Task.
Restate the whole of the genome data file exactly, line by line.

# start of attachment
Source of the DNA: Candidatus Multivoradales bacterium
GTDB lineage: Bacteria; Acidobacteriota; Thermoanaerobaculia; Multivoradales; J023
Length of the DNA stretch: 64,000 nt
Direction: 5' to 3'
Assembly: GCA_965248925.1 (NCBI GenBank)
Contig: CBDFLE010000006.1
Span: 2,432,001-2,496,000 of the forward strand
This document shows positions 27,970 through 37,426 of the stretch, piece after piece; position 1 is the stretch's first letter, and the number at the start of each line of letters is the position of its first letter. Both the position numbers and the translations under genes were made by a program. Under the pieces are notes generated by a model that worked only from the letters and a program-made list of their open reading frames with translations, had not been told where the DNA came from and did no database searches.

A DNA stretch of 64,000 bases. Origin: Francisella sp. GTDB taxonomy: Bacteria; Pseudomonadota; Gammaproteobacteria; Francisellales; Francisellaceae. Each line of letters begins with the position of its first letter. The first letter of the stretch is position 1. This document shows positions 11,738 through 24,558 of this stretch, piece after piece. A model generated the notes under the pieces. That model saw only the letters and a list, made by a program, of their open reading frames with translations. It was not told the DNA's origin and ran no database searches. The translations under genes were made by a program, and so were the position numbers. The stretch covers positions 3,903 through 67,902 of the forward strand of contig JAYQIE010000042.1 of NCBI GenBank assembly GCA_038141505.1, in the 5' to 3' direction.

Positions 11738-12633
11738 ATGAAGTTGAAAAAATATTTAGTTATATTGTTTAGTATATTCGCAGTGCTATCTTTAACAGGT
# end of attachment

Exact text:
Source of the DNA: Candidatus Multivoradales bacterium
GTDB lineage: Bacteria; Acidobacteriota; Thermoanaerobaculia; Multivoradales; J023
Length of the DNA stretch: 64,000 nt
Direction: 5' to 3'
Assembly: GCA_965248925.1 (NCBI GenBank)
Contig: CBDFLE010000006.1
Span: 2,432,001-2,496,000 of the forward strand
This document shows positions 27,970 through 37,426 of the stretch, piece after piece; position 1 is the stretch's first letter, and the number at the start of each line of letters is the position of its first letter. Both the position numbers and the translations under genes were made by a program. Under the pieces are notes generated by a model that worked only from the letters and a program-made list of their open reading frames with translations, had not been told where the DNA came from and did no database searches.

A DNA stretch of 64,000 bases. Origin: Francisella sp. GTDB taxonomy: Bacteria; Pseudomonadota; Gammaproteobacteria; Francisellales; Francisellaceae. Each line of letters begins with the position of its first letter. The first letter of the stretch is position 1. This document shows positions 11,738 through 24,558 of this stretch, piece after piece. A model generated the notes under the pieces. That model saw only the letters and a list, made by a program, of their open reading frames with translations. It was not told the DNA's origin and ran no database searches. The translations under genes were made by a program, and so were the position numbers. The stretch covers positions 3,903 through 67,902 of the forward strand of contig JAYQIE010000042.1 of NCBI GenBank assembly GCA_038141505.1, in the 5' to 3' direction.

Positions 11738-12633
11738 ATGAAGTTGAAAAAATATTTAGTTATATTGTTTAGTATATTCGCAGTGCTATCTTTAACAGGT